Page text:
### Example 1

Solve the congruence

${\displaystyle x^{2}\equiv 18{\pmod {23}}.}$

The modulus is 23. This is ${\displaystyle 23=4\cdot 5+3}$, so ${\displaystyle m=5}$. The solution should be ${\displaystyle x\equiv \pm 18^{6}\equiv \pm 8{\pmod {23}}}$, which is indeed true: ${\displaystyle (\pm 8)^{2}\equiv 64\equiv 18{\pmod {23}}}$.

### Example 2

Solve the congruence

${\displaystyle x^{2}\equiv 10{\pmod {13}}.}$

The modulus is 13. This is ${\displaystyle 13=8\cdot 1+5}$, so ${\displaystyle m=1}$. Now verifying ${\displaystyle 10^{2m+1}\equiv 10^{3}\equiv -1{\pmod {13}}}$. So the solution is ${\displaystyle x\equiv \pm y/2\equiv \pm (4a)^{2}/2\equiv \pm 800\equiv \pm 7{\pmod {13}}}$. This is indeed true: ${\displaystyle (\pm 7)^{2}\equiv 49\equiv 10{\pmod {13}}}$.

### Example 3

Solve the congruence ${\displaystyle x^{2}\equiv 13{\pmod {17}}}$. For this, write ${\displaystyle x^{2}-13=0}$. First find a ${\displaystyle t_{1}}$ and ${\displaystyle u_{1}}$ such that ${\displaystyle t_{1}^{2}+13u_{1}^{2}}$ is a quadratic nonresidue. Take for example ${\displaystyle t_{1}=3,u_{1}=1}$. Now find ${\displaystyle t_{8}}$, ${\displaystyle u_{8}}$ by computing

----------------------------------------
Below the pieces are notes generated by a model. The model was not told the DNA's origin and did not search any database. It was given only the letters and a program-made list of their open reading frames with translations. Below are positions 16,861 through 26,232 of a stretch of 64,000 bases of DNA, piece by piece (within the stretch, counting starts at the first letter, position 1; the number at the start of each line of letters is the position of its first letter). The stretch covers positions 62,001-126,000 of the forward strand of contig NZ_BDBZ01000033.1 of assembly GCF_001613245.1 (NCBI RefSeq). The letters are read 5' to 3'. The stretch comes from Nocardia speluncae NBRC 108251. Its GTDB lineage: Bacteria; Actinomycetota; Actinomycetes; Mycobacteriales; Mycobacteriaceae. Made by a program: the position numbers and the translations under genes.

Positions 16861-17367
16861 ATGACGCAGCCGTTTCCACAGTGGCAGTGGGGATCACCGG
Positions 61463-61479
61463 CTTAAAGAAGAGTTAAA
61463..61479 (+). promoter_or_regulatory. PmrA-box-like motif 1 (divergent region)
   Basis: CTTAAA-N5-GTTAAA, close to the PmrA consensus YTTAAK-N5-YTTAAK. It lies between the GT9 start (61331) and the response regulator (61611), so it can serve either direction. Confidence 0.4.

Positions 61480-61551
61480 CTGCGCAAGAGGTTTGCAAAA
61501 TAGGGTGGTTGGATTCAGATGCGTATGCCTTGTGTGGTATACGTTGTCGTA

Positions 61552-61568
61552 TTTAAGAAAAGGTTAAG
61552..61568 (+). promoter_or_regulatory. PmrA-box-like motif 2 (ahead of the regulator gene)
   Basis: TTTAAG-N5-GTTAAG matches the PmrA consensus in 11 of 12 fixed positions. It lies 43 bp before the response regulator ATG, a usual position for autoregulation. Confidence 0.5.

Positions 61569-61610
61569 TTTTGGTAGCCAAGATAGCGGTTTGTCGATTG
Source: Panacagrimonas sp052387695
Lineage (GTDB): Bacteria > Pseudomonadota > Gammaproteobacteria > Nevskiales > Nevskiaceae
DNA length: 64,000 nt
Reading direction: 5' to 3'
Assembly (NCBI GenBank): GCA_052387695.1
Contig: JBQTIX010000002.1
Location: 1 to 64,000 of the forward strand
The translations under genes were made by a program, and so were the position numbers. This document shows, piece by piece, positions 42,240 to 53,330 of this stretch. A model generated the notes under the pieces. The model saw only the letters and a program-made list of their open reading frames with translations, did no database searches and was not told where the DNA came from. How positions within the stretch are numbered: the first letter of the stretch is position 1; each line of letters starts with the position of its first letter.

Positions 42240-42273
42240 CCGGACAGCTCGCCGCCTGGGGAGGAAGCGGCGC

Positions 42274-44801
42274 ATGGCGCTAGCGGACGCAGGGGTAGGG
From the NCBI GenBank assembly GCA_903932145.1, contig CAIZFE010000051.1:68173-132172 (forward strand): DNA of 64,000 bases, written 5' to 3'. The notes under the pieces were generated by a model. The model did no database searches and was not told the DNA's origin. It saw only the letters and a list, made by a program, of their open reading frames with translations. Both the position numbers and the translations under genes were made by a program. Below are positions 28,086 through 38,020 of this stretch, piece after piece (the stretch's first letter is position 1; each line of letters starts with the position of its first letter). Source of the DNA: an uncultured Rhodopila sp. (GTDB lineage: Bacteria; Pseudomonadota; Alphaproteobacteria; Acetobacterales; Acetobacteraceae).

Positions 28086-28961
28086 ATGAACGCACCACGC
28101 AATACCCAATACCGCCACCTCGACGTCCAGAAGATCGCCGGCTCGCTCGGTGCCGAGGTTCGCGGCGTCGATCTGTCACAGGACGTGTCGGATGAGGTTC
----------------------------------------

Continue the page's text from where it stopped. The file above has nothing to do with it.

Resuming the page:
${\displaystyle t_{2}=t_{1}t_{1}+13u_{1}u_{1}=9-13=-4\equiv 13{\pmod {17}},\,}$,
${\displaystyle u_{2}=t_{1}u_{1}+t_{1}u_{1}=3+3\equiv 6{\pmod {17}}.\,}$

And similarly ${\displaystyle t_{4}=-299\equiv 7{\pmod {17}}\,u_{4}=156\equiv 3{\pmod {17}}}$ such that ${\displaystyle t_{8}=-68\equiv 0{\pmod {17}}\,u_{8}=42\equiv 8{\pmod {17}}.}$

Since ${\displaystyle t_{8}=0}$, the equation ${\displaystyle 0\equiv t_{4}^{2}+13u_{4}^{2}\equiv 7^{2}-13\cdot 3^{2}{\pmod {17}}}$ which leads to solving the equation ${\displaystyle 3x\equiv \pm 7{\pmod {17}}}$. This has solution ${\displaystyle x\equiv \pm 8{\pmod {17}}}$. Indeed, ${\displaystyle (\pm 8)^{2}=64\equiv 13{\pmod {17}}}$.

## References

1. ^ H.C. Pocklington, Proceedings of the Cambridge Philosophical Society, Volume 19, pages 57–58